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Making Our Beaches Fully Accessible for Everyone

In Australia we have some of the best beaches in the world, but there are many people with disability and older Australians who face physical barriers to accessing our beautiful beaches.

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Person in a wheelchair on the beach

Did you know that more than 85 per cent of Aussies are living within 50 kilometres of the coast?

The beach is undoubtedly a quintessential part of our lifestyle, but sadly there are so many people with disability, as well as others with limited mobility, who miss out on experiencing the beach, due to lack of access.

The team at Accessible Beaches are doing an amazing job of removing these barriers and introducing accessible environments that enable access to the sand, sea and waterways for all Australians.

Accessible Beaches was established in 2016 by beach-lover Shane Hryhorec who is now a wheelchair user after an accident in 2007, that left him an incomplete quadriplegic.

Shane soon discovered that the thin wheels of his wheelchair were too easily bogged down in the sand, so he searched for a solution that would once again allow him to go to a place he loved so much, the beach.

So what makes a beach accessible?

An accessible beach is one that has special access features including beach matting to the waters edge, specialised wheelchairs, accessible change room and shower facilities, shade, way-finding signage and multiple accessible car parks close to access points.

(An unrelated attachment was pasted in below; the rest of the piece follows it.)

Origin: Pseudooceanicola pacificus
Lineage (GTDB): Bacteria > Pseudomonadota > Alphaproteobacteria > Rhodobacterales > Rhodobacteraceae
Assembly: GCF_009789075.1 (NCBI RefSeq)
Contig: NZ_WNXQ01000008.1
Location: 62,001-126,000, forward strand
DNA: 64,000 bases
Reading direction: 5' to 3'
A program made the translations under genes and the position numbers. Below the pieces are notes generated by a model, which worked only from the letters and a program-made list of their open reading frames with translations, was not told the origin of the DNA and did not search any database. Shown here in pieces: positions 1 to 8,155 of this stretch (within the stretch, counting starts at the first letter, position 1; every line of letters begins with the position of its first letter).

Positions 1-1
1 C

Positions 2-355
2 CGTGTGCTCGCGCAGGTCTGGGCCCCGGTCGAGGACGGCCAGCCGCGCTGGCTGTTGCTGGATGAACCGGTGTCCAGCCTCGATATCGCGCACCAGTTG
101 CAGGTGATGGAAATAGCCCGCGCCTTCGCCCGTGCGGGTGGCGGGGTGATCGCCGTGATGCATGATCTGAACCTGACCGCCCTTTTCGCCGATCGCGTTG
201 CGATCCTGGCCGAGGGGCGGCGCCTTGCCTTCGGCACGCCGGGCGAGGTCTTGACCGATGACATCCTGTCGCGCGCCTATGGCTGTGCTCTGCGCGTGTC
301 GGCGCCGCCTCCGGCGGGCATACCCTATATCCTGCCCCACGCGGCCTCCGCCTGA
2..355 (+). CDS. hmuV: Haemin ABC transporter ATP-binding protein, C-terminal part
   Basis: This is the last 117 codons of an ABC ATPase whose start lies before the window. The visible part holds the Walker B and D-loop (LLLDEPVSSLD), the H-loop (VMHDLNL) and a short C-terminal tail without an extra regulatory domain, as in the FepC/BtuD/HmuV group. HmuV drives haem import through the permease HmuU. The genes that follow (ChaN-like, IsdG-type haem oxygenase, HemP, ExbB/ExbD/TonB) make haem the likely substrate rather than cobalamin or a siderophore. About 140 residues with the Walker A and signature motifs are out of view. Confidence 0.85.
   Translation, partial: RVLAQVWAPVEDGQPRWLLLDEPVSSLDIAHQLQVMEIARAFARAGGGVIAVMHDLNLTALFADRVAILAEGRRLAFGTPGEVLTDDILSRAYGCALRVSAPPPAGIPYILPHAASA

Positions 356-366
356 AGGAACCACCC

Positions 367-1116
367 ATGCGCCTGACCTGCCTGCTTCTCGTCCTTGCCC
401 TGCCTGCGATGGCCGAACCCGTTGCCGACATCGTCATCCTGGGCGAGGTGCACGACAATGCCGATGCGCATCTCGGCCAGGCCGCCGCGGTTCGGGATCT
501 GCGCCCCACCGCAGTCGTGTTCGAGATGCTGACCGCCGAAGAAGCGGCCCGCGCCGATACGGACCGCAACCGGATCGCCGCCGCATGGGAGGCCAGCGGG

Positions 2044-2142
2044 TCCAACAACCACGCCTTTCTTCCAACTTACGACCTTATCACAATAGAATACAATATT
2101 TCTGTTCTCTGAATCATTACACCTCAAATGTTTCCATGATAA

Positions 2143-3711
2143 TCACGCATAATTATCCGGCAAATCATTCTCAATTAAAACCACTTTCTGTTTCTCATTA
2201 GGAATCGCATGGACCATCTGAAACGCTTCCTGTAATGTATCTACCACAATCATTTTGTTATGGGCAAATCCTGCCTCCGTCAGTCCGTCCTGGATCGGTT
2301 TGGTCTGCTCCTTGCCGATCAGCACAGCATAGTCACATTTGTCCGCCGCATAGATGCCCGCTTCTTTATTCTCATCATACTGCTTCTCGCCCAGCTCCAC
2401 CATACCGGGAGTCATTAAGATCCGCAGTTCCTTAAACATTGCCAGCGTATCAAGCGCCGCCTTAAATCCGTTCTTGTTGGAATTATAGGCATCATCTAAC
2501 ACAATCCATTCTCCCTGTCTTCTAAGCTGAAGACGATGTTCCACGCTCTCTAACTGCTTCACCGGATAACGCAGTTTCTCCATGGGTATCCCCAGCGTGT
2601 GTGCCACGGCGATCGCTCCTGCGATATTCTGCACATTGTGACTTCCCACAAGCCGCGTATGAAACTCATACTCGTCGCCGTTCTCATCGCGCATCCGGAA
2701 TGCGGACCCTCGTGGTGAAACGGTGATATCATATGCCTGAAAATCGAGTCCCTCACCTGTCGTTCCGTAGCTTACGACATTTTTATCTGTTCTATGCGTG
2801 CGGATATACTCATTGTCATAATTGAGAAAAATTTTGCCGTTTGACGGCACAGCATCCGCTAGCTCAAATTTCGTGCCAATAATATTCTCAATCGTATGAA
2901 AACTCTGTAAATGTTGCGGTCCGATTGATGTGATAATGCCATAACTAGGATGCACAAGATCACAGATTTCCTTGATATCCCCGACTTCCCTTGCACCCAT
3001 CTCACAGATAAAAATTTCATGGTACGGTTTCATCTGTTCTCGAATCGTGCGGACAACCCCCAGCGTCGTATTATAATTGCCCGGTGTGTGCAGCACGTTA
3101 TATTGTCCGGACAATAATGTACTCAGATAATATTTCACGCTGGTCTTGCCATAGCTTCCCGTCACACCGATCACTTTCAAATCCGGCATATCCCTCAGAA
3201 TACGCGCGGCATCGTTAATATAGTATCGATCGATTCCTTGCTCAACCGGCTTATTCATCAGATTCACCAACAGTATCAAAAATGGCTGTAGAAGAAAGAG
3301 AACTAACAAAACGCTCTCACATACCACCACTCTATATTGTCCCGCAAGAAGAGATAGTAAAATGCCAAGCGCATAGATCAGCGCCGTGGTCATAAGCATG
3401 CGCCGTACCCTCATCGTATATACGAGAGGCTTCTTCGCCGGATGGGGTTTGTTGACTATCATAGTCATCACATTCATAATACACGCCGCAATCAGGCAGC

Bern Walker joined the Accessible Beaches team in March 2022 as their Beach Access Project Officer, and first paid employee.

Bern says the goal of Accessible Beaches is to have all patrolled beaches in Australia, accessible to everyone.

“By not having an area that is accessible and inclusive, in any part of society what that symbolises to people with disability and mobility challenges, is that they’re not valued as other people in society. So, by making beaches accessible, it provides people with a value – that they are included as part of society.”

A recent report found that ‘blue spaces’, which are bodies of water and areas near bodies of water, significantly impact mental health.

“Those who spend more time near blue spaces are happier, have lower levels of stress, and feel more connected to the world around them. Not only that but spending time at blue spaces also increases opportunities to socialise and build community”, Bern explained.

Liz Ellis, who has high physical support needs, says she loves having beaches that are accessible to her as she simply missed out on enjoying all facets of the beach when she was a child.

“I have a memory of being down the beach… and I used to sit up on the boardwalk and wait for everyone [my family] to come back. Now people have ramps to get on the beach with matting – so you’re not just sitting up on the boardwalk looking like a sitting duck.”

What’s next for the team at Accessible Beaches?

Bern says there are currently close to 100 accessible beaches across Australia, with the goal to make all of the 368 patrolled beaches around the country, accessible.

”Our goals are big, our dreams are big, but we think it can be achieved.” Bern says.

Liz says she can’t wait to see more beaches made accessible as it enables people with disability to enjoy the beach, just the same as everyone else.

“As someone once said to me very recently, ‘the beach is your happy place’, and I think it deserves to be everyone’s happy place.”

We couldn’t agree more Liz! We look forward to watching the awesome team at Accessible Beaches continue to work towards making all patrolled beaches in Australia accessible for all Australians.

Accessible Beaches became a registered charity in 2020, so you can make a donation to help them achieve their goal of making more of our beaches and waterways accessible for all. You can click here to donate.